A mathematics joke that makes you laugh is...
Q: Why was 6 afraid of 7?
A: Because 7, 8, 9.
The Ark lands after The Flood. Noah lets all the animals out, saying "Go and multiply." Several months pass. Noah decides to check up on the animals. All are doing fine except a pair of snakes. "What's the problem?" asks Noah. "Cut down some trees and let us live there", say the snakes, “then we’ll be fine”. Noah follows their advice. Several weeks later, Noah checks on the snakes again. This time, there are lots of little snakes! Noah asks "How did the trees help?" "Well", say the snakes, "we're Adders, and we simply needed logs to multiply!"
Something else that makes you laugh is...
The Young Ones, Yes (Prime) Minister, Top Gear, The Apprentice, Monty Python’s Life of Brian.
Your favourite television programme is…
Your favourite ice-cream flavour is...
Who inspired you?
Initially...My (maternal) grandfather: someone who, though not formally trained in engineering, was extremely adept and could turn his hand to the construction and repair of almost any mechanical and electrical device, often from first principles or using innovation and basic workshop equipment. A strong character with a sense of purpose, he was very much a family person, with strong morals, a community spirit and good sense of humour. He fought the London dock fires during WW2, also driving and maintaining the fire engines for the London Fire Brigade. He started his own garage business after the war, subsequently retiring from a major local motor retailer as Workshop Foreman.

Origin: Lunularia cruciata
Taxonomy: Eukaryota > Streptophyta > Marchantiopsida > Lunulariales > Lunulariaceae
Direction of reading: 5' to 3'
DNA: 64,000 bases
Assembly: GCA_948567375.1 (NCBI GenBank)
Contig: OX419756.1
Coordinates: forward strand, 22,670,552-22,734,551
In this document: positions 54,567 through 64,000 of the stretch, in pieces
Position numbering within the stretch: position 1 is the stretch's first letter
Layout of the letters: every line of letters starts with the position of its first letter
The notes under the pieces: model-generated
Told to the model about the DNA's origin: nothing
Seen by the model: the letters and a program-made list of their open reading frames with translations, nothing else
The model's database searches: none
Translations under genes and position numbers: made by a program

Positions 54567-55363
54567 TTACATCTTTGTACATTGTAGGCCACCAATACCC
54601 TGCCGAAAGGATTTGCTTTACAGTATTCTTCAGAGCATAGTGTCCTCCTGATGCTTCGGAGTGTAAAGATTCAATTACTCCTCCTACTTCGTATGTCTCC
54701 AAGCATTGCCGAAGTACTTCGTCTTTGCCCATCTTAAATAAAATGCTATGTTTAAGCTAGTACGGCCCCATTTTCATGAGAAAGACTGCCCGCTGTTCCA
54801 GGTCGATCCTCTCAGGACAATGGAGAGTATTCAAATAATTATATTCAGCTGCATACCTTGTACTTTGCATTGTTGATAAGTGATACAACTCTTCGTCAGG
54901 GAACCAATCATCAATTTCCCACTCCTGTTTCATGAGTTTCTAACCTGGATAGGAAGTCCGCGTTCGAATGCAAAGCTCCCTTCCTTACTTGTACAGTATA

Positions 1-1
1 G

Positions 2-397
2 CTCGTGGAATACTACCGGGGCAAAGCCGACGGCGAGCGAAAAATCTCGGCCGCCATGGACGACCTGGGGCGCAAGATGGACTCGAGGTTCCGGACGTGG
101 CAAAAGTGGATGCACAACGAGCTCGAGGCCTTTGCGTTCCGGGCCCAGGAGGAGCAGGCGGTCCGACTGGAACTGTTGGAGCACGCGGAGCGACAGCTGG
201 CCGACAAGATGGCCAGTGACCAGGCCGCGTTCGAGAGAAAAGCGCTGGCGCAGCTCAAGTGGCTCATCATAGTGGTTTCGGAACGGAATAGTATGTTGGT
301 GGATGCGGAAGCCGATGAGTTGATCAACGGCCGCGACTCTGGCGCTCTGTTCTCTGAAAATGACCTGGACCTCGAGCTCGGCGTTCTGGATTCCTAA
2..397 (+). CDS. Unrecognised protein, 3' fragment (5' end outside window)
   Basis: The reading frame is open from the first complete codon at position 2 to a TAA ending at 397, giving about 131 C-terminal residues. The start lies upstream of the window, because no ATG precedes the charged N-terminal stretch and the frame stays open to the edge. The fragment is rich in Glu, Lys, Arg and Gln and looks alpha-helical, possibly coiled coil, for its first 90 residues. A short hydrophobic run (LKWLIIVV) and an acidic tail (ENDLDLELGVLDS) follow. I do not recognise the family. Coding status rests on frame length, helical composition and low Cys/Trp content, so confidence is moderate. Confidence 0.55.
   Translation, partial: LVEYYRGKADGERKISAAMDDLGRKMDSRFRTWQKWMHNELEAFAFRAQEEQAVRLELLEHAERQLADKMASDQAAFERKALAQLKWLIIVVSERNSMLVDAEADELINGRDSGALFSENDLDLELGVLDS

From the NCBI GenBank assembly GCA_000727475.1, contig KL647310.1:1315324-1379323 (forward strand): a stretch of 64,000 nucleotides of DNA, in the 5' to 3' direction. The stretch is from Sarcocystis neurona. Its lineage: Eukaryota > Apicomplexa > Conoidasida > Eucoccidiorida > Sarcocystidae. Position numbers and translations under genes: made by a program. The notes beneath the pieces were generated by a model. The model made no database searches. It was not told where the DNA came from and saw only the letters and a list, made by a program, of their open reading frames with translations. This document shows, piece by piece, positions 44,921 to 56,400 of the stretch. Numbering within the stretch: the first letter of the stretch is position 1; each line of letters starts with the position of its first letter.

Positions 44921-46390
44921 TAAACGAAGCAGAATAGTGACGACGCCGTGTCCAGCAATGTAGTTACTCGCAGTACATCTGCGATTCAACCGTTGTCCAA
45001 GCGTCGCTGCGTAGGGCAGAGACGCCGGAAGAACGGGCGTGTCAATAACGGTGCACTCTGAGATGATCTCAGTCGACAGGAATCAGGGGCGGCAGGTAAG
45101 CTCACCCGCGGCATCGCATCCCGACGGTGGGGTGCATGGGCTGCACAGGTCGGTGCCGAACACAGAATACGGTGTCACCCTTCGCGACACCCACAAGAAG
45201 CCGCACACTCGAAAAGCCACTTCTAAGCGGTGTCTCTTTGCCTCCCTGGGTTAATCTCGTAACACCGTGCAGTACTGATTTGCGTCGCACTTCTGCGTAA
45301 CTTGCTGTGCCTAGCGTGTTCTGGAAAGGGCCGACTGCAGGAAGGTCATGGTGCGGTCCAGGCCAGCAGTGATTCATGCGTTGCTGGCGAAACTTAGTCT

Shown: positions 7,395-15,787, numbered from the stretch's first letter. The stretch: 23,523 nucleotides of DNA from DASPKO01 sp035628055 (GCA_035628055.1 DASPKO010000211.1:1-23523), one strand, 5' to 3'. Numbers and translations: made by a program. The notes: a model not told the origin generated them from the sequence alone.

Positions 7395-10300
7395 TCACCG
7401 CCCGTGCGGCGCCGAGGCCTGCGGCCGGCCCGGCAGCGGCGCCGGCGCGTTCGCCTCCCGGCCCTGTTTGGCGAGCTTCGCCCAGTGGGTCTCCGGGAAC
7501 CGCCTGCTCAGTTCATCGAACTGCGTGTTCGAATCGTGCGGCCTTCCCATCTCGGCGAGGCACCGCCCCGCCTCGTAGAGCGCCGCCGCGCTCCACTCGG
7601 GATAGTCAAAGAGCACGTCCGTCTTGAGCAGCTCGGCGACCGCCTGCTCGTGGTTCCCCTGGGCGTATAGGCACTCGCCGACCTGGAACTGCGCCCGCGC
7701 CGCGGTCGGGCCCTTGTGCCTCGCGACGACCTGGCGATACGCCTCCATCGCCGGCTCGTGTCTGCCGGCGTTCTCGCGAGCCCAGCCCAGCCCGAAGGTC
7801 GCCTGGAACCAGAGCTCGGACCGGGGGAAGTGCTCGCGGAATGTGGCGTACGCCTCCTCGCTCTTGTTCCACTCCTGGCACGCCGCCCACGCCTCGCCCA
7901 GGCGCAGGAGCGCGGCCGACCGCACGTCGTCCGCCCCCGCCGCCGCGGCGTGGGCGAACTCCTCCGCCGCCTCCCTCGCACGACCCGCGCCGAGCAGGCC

Later...Colin Chapman: founder of Lotus Engineering and Team Lotus and one of the greatest innovators in F1 and road car design and engineering through the late 20th Century. He leaves an engineering legacy that is still apparent in the modern single seater racing car and road car design and production.
Sir Jackie Stewart: triple F1 World Champion who battled against dyslexia at school to become a world-class clay pigeon shooter. A strong advocate for improving safety in F1, he later became a successful team owner, broadcaster and businessman.
Isambard Kingdom Brunel: a British engineer who applied logic, innovation and determination to solving complex and long-standing engineering problems, and whose influence exists to this day in the engineering infrastructure across the UK.
Jeremy Clarkson: an innovative, capable and very amusing journalist and broadcaster, one of the few journalists who is able to deliver word-perfect copy to requirement and bang on schedule. Although somewhat of a 'marmite character', he is prepared to court controversy, standing up for common sense and not bowing to the 'PC brigade'. He has produced some great TV programmes, including a fascinating study into the life and work of Brunel and his own family history (Who Do You Think You Are?).
If you weren’t doing this job you would…
A racing driver or property magnate…or possibly both!